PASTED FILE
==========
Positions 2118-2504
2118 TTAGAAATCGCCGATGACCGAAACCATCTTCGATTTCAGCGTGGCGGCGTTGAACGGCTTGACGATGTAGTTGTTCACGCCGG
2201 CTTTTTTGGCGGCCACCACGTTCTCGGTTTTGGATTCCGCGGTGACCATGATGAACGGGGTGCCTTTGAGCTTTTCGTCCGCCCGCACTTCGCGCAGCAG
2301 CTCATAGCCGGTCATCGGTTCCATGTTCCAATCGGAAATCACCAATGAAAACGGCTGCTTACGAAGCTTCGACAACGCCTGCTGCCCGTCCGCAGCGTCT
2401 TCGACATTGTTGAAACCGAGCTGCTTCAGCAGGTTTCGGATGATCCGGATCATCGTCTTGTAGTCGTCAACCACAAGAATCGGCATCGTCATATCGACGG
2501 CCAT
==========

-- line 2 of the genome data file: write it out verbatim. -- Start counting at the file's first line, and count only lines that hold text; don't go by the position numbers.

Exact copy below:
2118 TTAGAAATCGCCGATGACCGAAACCATCTTCGATTTCAGCGTGGCGGCGTTGAACGGCTTGACGATGTAGTTGTTCACGCCGG